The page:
Hume is the topic.
1. Describe the distinction between Hume’s concepts and impressions. What depends on what else? Why? and then go into why this is important for Humes’ understanding of empiricism.
2. Why does Hume think that our ideas’ flow or stream is governed by the rules or laws of connection or association rather than by pure chance? Create his three connecting or associating tenets: likeness, continuity in time or space, and cause or effect. Give evidence to back up each claim.
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3. According to Hume, there are two types of propositions (items of human reason or inquiry): relations of ideas and matters of fact. The Humes Fork is this division. What specific illustrations of connections between ideas does he give? What subjects or branches of science do they commonly inhabit? only in mathematics? Are they discovered or learned before or after the fact? Give an explanation of the difference between a posteriori and a priori.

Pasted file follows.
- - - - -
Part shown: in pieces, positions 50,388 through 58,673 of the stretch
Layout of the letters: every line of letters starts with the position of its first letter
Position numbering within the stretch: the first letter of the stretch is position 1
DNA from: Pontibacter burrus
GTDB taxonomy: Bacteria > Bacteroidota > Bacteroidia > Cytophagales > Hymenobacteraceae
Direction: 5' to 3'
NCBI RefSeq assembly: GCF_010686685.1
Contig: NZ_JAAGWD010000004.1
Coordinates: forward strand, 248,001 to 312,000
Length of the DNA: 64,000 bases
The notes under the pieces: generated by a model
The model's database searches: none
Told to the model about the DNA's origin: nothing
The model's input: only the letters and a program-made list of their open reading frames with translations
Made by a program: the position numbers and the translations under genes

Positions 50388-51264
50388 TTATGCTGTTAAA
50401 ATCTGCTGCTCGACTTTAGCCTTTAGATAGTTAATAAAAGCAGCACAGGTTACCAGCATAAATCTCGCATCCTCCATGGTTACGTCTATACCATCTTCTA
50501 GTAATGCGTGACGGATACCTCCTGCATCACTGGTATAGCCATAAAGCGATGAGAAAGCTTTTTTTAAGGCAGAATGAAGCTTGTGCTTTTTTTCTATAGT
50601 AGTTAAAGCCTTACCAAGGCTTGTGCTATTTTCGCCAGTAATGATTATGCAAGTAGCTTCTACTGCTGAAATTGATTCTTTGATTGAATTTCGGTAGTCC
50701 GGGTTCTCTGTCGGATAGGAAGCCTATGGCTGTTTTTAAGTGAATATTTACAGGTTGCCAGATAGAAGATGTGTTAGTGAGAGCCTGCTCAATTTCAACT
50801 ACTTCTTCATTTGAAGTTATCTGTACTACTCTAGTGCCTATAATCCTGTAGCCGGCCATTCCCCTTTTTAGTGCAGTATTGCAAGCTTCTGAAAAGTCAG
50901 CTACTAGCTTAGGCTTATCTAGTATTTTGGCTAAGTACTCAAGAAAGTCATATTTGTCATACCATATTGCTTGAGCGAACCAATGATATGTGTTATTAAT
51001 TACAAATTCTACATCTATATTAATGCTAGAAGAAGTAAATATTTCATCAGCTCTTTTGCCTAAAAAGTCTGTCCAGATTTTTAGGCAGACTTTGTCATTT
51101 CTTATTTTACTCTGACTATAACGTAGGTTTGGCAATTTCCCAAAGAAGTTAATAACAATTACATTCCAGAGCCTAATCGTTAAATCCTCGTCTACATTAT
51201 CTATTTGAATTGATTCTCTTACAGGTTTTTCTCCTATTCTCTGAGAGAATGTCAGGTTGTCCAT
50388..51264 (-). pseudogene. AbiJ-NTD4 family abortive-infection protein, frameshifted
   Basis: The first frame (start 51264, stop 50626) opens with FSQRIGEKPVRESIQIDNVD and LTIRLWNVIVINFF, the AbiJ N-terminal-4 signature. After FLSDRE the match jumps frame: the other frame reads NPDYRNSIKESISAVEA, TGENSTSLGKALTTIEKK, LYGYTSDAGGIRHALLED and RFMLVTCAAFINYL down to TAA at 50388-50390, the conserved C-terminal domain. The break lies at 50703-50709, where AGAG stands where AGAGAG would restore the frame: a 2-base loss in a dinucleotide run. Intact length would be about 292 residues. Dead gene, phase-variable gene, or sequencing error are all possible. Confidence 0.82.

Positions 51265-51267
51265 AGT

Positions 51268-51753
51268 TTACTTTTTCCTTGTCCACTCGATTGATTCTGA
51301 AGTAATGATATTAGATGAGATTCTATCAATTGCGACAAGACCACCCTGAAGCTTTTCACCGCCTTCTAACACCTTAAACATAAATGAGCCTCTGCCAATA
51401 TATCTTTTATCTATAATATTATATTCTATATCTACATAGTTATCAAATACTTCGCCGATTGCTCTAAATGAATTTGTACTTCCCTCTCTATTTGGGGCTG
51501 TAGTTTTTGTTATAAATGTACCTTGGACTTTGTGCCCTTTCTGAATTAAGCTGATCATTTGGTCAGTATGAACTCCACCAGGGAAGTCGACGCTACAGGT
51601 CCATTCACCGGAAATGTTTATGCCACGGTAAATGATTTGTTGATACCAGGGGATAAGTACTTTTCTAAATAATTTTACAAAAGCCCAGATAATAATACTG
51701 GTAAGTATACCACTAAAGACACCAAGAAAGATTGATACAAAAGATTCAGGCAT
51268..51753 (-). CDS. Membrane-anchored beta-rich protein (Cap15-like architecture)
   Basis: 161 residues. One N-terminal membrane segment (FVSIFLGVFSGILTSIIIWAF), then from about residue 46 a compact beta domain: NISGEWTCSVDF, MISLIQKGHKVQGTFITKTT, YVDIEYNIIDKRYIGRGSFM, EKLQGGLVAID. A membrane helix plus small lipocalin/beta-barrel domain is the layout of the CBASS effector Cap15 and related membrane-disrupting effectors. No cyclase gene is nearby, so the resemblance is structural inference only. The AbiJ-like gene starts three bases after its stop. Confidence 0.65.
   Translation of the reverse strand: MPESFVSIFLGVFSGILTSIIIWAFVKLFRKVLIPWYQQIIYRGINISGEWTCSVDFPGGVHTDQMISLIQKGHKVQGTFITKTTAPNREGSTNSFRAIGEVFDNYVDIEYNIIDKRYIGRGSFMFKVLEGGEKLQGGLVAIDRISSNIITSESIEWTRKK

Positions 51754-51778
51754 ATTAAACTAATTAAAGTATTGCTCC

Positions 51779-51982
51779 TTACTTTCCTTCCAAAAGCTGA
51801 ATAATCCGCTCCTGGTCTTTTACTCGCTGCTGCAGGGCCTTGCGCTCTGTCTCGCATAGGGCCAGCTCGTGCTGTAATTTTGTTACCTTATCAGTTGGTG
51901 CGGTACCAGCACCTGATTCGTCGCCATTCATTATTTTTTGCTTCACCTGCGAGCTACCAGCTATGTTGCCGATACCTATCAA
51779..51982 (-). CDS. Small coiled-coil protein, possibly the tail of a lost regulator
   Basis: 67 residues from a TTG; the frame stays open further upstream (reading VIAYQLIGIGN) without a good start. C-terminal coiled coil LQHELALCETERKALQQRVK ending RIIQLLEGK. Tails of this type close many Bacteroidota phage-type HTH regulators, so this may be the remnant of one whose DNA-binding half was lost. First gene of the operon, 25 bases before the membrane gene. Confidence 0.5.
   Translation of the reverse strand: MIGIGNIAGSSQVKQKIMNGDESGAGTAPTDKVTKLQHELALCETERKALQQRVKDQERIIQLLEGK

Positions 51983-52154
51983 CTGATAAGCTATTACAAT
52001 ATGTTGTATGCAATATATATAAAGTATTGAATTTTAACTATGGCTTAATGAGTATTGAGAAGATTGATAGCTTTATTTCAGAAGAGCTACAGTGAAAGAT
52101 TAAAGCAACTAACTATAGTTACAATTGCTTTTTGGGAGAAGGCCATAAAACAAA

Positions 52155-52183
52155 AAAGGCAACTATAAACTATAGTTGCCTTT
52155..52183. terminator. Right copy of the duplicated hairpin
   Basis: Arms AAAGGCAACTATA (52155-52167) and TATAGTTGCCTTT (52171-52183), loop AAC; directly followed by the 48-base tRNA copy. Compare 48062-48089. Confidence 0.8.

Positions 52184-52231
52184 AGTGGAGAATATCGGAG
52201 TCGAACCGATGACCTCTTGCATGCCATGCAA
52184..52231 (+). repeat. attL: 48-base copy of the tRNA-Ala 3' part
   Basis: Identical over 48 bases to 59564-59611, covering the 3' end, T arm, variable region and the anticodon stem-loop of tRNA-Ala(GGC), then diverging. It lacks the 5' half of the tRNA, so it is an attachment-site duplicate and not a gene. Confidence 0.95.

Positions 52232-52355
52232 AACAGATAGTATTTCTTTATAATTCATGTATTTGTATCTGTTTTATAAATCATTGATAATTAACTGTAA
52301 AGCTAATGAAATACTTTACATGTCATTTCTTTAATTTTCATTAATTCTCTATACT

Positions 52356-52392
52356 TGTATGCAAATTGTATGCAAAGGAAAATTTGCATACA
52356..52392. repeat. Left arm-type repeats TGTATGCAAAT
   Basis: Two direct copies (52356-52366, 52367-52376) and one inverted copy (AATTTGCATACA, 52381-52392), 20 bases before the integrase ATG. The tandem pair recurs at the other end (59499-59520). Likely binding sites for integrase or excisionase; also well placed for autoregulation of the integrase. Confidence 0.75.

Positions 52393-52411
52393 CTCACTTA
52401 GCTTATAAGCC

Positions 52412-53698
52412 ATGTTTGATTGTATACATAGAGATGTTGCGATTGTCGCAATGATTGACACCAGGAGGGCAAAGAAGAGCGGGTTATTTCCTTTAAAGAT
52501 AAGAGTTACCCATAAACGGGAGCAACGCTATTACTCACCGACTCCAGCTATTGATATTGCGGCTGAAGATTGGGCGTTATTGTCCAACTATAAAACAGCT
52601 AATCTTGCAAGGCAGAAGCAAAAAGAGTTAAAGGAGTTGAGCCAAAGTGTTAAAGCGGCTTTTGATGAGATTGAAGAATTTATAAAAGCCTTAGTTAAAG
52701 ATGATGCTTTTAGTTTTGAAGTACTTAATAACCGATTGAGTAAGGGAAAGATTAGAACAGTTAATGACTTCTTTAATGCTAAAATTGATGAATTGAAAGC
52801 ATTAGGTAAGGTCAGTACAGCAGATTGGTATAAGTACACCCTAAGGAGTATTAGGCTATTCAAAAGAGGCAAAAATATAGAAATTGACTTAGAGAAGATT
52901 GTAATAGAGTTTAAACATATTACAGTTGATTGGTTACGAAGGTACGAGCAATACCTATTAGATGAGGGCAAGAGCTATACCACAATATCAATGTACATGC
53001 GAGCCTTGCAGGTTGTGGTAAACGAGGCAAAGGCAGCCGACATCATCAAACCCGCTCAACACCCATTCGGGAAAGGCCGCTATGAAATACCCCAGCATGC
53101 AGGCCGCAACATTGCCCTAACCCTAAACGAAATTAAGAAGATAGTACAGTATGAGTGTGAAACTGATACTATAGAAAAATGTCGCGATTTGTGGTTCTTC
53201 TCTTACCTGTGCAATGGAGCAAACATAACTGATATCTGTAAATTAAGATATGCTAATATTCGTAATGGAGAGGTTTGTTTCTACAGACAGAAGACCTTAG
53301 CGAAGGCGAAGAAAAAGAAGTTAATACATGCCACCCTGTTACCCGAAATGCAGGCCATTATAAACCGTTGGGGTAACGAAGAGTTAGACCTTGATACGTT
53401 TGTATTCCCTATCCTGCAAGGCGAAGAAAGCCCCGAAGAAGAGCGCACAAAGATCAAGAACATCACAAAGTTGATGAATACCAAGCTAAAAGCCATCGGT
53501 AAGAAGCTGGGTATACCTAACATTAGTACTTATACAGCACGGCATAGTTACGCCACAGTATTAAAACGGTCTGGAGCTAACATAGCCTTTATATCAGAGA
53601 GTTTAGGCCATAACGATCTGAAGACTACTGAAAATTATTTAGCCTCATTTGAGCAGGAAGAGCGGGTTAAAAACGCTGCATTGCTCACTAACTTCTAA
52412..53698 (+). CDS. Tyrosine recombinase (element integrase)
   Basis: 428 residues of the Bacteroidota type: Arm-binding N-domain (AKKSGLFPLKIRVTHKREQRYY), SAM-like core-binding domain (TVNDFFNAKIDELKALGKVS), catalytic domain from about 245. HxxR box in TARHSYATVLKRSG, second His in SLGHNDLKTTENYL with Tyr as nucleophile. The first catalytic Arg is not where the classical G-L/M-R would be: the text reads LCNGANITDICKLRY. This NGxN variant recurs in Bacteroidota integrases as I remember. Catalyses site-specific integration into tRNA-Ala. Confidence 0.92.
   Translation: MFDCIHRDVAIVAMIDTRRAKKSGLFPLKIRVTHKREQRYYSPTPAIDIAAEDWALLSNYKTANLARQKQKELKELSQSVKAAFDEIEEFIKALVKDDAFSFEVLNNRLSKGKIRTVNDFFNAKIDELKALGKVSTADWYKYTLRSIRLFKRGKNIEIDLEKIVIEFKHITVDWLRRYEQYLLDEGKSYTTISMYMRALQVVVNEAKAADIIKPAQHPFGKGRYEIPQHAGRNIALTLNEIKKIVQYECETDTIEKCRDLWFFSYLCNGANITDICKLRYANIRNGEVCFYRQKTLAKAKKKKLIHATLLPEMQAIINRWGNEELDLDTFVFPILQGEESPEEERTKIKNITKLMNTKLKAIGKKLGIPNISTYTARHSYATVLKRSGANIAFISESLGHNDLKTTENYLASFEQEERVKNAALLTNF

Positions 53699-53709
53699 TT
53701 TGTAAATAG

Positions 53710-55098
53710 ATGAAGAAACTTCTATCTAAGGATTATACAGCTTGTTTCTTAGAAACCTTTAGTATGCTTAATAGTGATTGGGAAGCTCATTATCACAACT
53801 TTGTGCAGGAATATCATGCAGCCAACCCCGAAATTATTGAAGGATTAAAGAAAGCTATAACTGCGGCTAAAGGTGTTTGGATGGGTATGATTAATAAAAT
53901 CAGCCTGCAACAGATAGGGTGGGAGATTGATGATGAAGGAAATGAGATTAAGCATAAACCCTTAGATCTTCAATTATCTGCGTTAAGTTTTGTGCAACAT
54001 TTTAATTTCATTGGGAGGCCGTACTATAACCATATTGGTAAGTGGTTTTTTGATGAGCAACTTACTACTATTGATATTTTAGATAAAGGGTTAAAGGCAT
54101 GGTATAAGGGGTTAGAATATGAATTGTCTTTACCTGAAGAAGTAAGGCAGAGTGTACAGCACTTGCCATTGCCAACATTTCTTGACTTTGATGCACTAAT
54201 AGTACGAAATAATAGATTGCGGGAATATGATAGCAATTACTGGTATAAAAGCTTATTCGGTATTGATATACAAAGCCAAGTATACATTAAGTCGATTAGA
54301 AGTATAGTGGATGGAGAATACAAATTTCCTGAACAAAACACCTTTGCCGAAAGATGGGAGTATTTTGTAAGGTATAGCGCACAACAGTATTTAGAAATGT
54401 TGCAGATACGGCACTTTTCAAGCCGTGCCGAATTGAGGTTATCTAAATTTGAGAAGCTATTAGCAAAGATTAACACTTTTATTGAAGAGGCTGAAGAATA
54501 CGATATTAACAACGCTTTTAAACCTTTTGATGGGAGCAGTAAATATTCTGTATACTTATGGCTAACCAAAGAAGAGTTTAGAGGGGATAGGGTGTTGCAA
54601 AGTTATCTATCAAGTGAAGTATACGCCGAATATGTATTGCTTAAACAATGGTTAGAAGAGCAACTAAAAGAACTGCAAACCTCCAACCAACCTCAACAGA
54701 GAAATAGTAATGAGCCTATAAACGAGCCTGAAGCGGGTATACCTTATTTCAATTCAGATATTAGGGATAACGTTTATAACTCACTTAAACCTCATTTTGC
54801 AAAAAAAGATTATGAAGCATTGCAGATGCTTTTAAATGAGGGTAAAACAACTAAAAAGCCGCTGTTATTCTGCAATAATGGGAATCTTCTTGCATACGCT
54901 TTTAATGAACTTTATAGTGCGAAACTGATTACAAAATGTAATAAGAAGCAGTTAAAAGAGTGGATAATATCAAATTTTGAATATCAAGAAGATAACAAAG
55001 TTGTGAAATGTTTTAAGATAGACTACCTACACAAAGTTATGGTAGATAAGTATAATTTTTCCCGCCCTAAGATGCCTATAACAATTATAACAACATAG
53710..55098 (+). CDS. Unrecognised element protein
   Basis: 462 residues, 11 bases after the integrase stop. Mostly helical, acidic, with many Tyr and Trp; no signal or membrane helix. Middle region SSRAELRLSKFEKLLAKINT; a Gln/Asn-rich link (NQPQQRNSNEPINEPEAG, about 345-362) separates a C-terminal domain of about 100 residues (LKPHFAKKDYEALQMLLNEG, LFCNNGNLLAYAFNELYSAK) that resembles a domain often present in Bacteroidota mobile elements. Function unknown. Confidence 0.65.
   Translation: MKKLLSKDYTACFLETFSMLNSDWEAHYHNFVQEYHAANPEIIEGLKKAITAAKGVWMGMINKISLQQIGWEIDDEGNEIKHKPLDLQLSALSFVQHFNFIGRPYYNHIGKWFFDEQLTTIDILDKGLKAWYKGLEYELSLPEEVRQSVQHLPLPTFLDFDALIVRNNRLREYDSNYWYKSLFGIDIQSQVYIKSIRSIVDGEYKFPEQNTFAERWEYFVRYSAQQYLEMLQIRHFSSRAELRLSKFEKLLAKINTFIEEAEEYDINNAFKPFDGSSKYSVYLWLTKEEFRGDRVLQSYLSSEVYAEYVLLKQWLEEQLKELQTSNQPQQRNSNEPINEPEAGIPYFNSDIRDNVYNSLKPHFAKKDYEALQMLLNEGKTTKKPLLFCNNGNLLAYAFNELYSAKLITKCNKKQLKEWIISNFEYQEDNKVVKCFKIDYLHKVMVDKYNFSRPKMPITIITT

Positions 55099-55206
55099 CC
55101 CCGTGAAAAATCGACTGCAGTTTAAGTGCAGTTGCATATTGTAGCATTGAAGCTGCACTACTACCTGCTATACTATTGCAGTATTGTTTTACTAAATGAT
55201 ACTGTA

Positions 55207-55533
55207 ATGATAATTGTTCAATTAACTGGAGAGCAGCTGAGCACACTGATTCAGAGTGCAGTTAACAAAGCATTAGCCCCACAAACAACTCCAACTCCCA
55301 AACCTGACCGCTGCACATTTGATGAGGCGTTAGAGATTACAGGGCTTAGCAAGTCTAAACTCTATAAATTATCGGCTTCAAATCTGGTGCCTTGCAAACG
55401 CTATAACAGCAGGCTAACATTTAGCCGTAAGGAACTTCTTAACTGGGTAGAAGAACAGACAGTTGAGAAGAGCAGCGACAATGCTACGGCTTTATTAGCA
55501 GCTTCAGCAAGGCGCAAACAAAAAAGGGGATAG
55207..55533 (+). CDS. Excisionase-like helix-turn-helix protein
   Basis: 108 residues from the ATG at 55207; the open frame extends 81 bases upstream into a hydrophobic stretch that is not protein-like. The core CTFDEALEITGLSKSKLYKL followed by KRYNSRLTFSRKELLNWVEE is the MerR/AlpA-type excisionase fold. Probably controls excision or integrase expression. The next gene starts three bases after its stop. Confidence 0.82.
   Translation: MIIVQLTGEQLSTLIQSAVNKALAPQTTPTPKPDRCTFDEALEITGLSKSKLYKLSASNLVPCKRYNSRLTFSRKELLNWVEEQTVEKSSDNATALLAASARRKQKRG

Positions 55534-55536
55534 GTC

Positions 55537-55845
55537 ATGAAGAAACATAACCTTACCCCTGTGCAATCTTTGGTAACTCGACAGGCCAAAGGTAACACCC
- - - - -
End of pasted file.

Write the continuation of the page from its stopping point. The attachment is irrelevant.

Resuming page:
4. According to Hume, we can never learn about cause-and-effect relationships a priori; rather, we can only learn about them a posteriori, or through experience. Why did the Adam thought experiment happen? When dealing with novel items or those that are radically different from what they are used to seeing, do people often think they have a priori knowledge of causal linkages? How about situations where the causal mechanism is supposedly very complicated or relies on a hidden structure? What about circumstances when the events are well-known, simple, and seem to have no hidden structure, like the collisions and motions of normal billiard balls?
5. Explain Hume’s claim that a miracle can never be expected on a firm basis. What does he mean in this context by a miracle?
6. Explain Hume’s criticism of the Design argument and why, in your view, it falls short.